Ivan: Microsoft has strongly shifted its focus from providing offline products to providing SaaS solutions. This year in Kyiv you had an insightful talk about what Microsoft is doing internally to support such transformation. What do you see as the biggest obstacles that truly large enterprises face during transformation and how are you overcoming those in Microsoft?
Sasha: The biggest problem of any successful company is the conflict between execution and evolution. To achieve success, a company must be really good at executing a certain strategy, delivering a set of products, and operating under a set of assumptions. However, as the marketplace evolves, the existing strategy inevitably becomes obsolete, and the existing products get disrupted. How do you continue executing on a profitable strategy, while simultaneously creating a new mindset that is a better fit for the new reality?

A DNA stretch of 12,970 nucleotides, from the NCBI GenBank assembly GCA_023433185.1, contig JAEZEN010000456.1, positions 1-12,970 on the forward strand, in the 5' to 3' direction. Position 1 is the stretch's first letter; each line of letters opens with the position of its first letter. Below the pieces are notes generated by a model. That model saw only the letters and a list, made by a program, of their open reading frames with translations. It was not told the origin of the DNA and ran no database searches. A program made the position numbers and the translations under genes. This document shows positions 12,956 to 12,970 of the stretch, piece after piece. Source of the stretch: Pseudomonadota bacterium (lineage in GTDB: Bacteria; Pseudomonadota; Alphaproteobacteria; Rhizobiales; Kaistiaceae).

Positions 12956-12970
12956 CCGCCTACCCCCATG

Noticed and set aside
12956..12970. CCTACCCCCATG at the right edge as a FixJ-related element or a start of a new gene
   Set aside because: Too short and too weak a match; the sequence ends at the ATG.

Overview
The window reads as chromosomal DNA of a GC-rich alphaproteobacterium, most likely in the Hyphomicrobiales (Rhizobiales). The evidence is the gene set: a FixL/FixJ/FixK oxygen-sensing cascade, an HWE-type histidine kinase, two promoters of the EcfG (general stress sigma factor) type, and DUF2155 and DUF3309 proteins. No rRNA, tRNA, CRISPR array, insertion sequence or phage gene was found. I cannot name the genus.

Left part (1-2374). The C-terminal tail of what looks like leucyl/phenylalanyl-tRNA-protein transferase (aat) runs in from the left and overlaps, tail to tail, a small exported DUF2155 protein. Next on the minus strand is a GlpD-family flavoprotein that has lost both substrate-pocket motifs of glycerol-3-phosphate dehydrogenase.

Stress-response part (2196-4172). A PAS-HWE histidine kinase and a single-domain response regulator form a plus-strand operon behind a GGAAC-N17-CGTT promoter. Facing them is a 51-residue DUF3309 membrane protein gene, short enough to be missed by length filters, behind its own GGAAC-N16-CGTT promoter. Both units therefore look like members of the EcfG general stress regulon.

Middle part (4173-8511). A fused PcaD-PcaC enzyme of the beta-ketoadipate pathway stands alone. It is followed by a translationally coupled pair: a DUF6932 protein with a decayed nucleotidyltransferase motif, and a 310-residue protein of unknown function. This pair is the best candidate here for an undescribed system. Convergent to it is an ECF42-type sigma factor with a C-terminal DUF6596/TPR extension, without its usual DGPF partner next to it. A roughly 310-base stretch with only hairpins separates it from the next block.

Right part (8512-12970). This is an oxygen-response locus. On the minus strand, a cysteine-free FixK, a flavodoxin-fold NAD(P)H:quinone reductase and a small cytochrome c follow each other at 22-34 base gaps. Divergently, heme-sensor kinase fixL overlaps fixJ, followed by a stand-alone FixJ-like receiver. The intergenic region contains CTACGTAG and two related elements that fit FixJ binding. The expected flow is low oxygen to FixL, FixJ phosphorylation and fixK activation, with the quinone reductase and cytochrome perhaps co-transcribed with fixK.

Microsoft has been really good at reinventing itself, but there are only a few examples of companies successfully navigating this conflict for more than a couple of decades.
Ivan: Are you still getting your “hands dirty” in the code?
Sasha: Not as much as I would like to. It always makes me happy to work on a code project that goes beyond a demo. Although, as I get rusty, merging to production becomes more and more stressful!
Ivan: Looking back, what was your favorite mistake that taught you so much that you would never want to “roll it back”?